IT IS ONLY a few weeks now until our television screens will be ablaze with one of the biggest events of the sporting calendar – the Olympic and Paralympic Games. With all the excitement looming, there will be staff issues to consider for practices whose employees are looking for time off during the event.
Employees may request time off to attend events or to work as a volunteer, but there is no legal obligation to grant these requests.
Volunteers will have been notified by now and it would be advisable to check with employees if any of them have been accepted so you can start planning for their absence. Each volunteer will spend a minimum of 10 days working at the events and will have to attend three training sessions prior to this.
Some options to consider for employees who plan to attend/volunteer at the Games include:
• taking annual leave
• making up time at later date
• allowing flexible working during the Games
• granting special leave – paid or unpaid
• a combination of the above.
Under employment law terms, there is no obligation to give paid time off unless there is something in the contract that states this will be granted, which is unlikely.
With annual leave, it would be advisable to discuss the matter now to establish how many employees plan to take time off during the Games.
If an employee is requesting annual leave, the practice must comply with its obligations under working time regulations. For every day of holiday required, employees should give employers at least twice as much notice, so to request two days’ leave they need to give four days’ notice. There may be different provisions set out in your contract or holiday policy and these should be adhered to.
If the practice cannot accommodate the request, the employee should receive counter notice of the refusal as soon as possible to avoid disappointment. In the absence of any practice policy on the matter, the counter notice must be given at least one day in advance for every day of leave requested, i.e. two days’ counter notice if refusing a request for two days’ annual leave.
If you have a number of employees competing for time off, this may already be covered in the practice’s holiday policy. If not, then you can deal with the requests on a ‘lottery’ basis and pick names out of a hat to ensure fairness or deal with the matter on a first come, first served basis.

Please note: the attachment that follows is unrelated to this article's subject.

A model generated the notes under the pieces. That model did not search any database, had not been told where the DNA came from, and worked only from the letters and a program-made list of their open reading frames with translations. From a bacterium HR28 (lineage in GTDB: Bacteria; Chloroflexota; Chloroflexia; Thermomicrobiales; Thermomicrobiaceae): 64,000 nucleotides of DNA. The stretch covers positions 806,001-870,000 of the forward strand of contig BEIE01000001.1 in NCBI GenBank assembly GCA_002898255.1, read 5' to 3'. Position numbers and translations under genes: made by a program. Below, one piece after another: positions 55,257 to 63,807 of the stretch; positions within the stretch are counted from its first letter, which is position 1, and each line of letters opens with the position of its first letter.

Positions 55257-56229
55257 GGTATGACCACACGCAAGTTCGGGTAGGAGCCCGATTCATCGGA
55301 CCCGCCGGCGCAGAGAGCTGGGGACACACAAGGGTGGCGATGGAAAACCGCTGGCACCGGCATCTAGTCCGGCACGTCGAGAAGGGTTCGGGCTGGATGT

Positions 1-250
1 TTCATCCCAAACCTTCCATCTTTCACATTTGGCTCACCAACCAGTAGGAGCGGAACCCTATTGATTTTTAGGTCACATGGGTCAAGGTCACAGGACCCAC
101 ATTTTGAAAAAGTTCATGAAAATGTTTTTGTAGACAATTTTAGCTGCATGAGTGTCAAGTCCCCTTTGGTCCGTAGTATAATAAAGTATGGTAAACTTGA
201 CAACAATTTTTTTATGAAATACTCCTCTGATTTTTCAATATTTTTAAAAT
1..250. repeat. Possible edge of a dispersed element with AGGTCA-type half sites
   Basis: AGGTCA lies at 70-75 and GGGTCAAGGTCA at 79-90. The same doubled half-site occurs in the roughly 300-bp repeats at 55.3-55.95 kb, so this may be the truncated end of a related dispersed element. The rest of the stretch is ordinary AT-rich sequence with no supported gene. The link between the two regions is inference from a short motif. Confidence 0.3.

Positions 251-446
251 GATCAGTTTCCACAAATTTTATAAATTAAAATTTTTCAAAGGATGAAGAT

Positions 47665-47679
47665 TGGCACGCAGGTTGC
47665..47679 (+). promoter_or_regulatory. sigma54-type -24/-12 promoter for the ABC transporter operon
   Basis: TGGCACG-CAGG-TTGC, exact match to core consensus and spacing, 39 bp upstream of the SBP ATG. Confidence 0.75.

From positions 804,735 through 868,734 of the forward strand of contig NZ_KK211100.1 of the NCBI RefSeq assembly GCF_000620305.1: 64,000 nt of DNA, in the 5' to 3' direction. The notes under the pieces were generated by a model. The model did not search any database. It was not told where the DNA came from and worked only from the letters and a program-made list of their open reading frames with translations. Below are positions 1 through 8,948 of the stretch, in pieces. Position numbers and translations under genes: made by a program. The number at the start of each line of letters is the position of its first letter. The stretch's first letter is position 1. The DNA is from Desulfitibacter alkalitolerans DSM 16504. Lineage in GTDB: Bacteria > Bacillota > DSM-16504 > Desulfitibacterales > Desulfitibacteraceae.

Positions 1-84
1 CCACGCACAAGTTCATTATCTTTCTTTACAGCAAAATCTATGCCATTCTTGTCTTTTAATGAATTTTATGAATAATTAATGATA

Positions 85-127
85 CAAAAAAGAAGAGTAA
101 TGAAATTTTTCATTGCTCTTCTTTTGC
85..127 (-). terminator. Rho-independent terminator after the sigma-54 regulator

It is important to avoid any allegations of unfair or discriminatory action by being consistent, transparent and thinking about how you will manage annual leave requests.
Another important issue for practices to consider is unauthorised absences which may be higher than normal during the Olympics. Any cases of suspected unauthorised absence should be handled as a misconduct issue and dealt with in accordance with the practice's disciplinary procedure. For clarity, both disciplinary and absence procedures should state that unauthorised absence will constitute misconduct that is likely to lead to disciplinary proceedings.
Another consideration for managers during the Games is the possibility of poor performance amongst employees, perhaps due to overly enthusiastic post-event celebrations, and employees should be advised that this behaviour is not acceptable.
Practices should also be alert to the possibility of employees trying to watch lengthy coverage at work on TV or on their computers. It is worth advising staff that this is not acceptable and those who want to watch the Games may request to alter their hours on a temporary basis. Practices will need to consider what flexible working arrangements are in place and if this can be accommodated in the short term.
There will be employees who have no interest at all in the Olympics and it is essential for the practice to consider this so that managers are not left open to accusations of showing favouritism towards those who are interested in the Games.
Liz Symon is an employment law adviser at MDDUS
Note: this article first appeared in Practice Management magazine